from The American Heritage® Dictionary of the English Language, 4th Edition

  • n. A commotion; a disturbance.
  • n. A state of nervous activity; a fuss.
  • n. A cloud of smoke or dust that chokes or smothers.
  • transitive v. To make confused; trouble; worry.
  • intransitive v. To be overly concerned with trifles; fuss.

from Wiktionary, Creative Commons Attribution/Share-Alike License

  • n. A commotion, a tempest.

from the GNU version of the Collaborative International Dictionary of English

  • n. Bustle; confusion; tumult; flutter; bother.
  • intransitive v. To make a bustle or stir; to be fussy.
  • transitive v. To harass and perplex; to worry.

from The Century Dictionary and Cyclopedia

  • To make a pother or bustle; make a stir.
  • To harass and perplex; bother; puzzle; tease.
  • n. A tumult; disturbance; confusion; bustle; flutter.

from WordNet 3.0 Copyright 2006 by Princeton University. All rights reserved.

  • n. an excited state of agitation
  • v. make upset or troubled
  • v. make a fuss; be agitated


from The American Heritage® Dictionary of the English Language, 4th Edition

Origin unknown.

from Wiktionary, Creative Commons Attribution/Share-Alike License

Origin uncertain.


  • The damsel, now-a-days, who marries a lad younger than herself, is laying up a large stock of pother, which is to bother her when she becomes thirty -- for even young ladies, you know, after forty, may become thirty.

    Confession, or, the Blind Heart; a Domestic Story

  • At the poem's centre is a debate about "exact thinking", and how such thinking translates into action, and whether emotion as opposed to reason is ever a justifiable ground for action, and whether action is ever worth it in the first place - though of course if were to be so, then it must first be based on absolutely exact thinking - and, as any sensible reader will swiftly deduce, this is exactly the sort of over-analytical "pother" (Claude's word) which is most discouraging to a woman who might be inclined to think that you might be inclined to be in love with her.

    Books news, reviews and author interviews |

  • Therefore we have on hand an IBM Selectric for addressing envelopes and writing notes without the pother of computer printers.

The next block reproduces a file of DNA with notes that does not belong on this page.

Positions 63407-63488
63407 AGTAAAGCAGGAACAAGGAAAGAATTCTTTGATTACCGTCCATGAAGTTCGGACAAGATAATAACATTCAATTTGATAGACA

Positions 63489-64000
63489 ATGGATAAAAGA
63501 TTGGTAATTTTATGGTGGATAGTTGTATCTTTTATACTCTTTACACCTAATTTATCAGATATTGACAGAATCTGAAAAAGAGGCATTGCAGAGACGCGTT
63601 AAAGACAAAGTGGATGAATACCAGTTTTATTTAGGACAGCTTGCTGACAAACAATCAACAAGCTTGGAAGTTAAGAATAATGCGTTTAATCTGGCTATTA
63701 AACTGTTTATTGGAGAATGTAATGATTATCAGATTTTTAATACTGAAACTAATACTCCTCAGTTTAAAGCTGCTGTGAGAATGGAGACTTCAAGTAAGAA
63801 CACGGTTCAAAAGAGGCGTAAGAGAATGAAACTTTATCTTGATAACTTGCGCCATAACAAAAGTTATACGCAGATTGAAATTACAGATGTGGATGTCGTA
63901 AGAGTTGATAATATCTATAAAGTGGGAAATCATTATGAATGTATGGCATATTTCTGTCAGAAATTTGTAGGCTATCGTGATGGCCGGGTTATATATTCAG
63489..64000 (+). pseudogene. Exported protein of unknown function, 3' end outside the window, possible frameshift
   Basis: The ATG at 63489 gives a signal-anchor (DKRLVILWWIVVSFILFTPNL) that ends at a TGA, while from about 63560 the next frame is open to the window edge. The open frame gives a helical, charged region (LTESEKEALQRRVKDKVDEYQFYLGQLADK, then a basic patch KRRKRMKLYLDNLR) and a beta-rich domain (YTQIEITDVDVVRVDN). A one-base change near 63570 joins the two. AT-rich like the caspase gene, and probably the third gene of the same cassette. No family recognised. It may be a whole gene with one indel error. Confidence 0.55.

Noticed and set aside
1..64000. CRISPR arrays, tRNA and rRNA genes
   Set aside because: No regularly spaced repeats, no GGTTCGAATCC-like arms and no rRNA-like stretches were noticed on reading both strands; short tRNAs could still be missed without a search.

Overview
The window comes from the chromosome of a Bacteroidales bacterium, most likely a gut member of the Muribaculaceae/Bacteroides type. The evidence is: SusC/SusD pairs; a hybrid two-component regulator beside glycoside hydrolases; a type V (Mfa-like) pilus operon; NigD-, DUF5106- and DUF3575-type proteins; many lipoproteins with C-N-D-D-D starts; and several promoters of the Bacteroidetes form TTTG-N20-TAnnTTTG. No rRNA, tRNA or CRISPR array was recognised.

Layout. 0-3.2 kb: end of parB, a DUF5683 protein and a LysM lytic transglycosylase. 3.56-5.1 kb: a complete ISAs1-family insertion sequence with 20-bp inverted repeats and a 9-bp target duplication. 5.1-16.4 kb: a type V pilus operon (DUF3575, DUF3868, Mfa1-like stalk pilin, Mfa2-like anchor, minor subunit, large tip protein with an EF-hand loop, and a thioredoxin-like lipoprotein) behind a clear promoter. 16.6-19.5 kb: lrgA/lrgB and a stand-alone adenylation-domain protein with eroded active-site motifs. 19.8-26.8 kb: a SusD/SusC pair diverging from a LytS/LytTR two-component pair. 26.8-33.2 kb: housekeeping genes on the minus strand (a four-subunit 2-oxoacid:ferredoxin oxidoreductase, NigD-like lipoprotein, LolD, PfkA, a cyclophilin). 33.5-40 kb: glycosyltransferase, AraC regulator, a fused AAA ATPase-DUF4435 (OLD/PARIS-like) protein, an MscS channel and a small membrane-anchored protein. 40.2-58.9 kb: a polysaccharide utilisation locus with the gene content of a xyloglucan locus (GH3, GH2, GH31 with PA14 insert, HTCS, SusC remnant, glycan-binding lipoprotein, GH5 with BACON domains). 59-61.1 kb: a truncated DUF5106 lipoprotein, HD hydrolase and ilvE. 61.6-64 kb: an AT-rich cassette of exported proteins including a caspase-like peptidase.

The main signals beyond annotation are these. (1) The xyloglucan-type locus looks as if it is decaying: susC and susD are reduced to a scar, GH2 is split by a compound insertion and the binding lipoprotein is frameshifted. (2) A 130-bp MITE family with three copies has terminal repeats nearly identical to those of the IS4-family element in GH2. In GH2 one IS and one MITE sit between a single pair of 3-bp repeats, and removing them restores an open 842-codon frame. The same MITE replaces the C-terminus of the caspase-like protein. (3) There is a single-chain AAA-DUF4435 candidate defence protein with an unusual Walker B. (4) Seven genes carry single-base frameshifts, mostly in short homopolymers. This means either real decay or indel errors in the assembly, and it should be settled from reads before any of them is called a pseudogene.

Red Room: Fran Moreland Johns: Your Stuff as 'Art'

  • There was no reason, really, why we shouldn't have bowled off publicly, but the less pother the better.


  • Each would be giving their own different Lewis Carroll take on the world to the pother and despite not listening, each would be convinced the other was in complete agreement with himself.

    Smoking Guns and the Morality of Parliamentary Privilege

  • This has caused quite a pother amidst the right-wing punditocracy as you can well imagine, especially El Gordo.

    Lionel: Obama in Cairo: The Immutable Sapience of the Good Book(s)

  • The rare junk is not the information that it happened – something that is in reality one mildly surprising – but the pother its disclosure is creating.

    Lost in translation « Anglican Samizdat

  • If you can give no help, spare drowning me with your pother. —

    Saint Ronan's Well

  • A station or two later an elderly gentleman was getting ready to disembark, and was in something of a pother.

    The Beagle Project on the BBC and cut dead by creationists on a train.

  • Once for the chantermale, twoce for the pother and once twoce threece for the waither.

    Finnegans Wake


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  • Typoing is a made up word. Facetious, however, is not.

    June 19, 2007

  • Hm. . ."bother" apparently predates "pother" by a century or two, and both predate typwriters. Any what kind of word is "typoing" anyway?

    June 14, 2007

  • A synonym for bother. Nothing will ever make me believe that this was not the result of someone typoing and then being too proud to admit it.

    May 23, 2007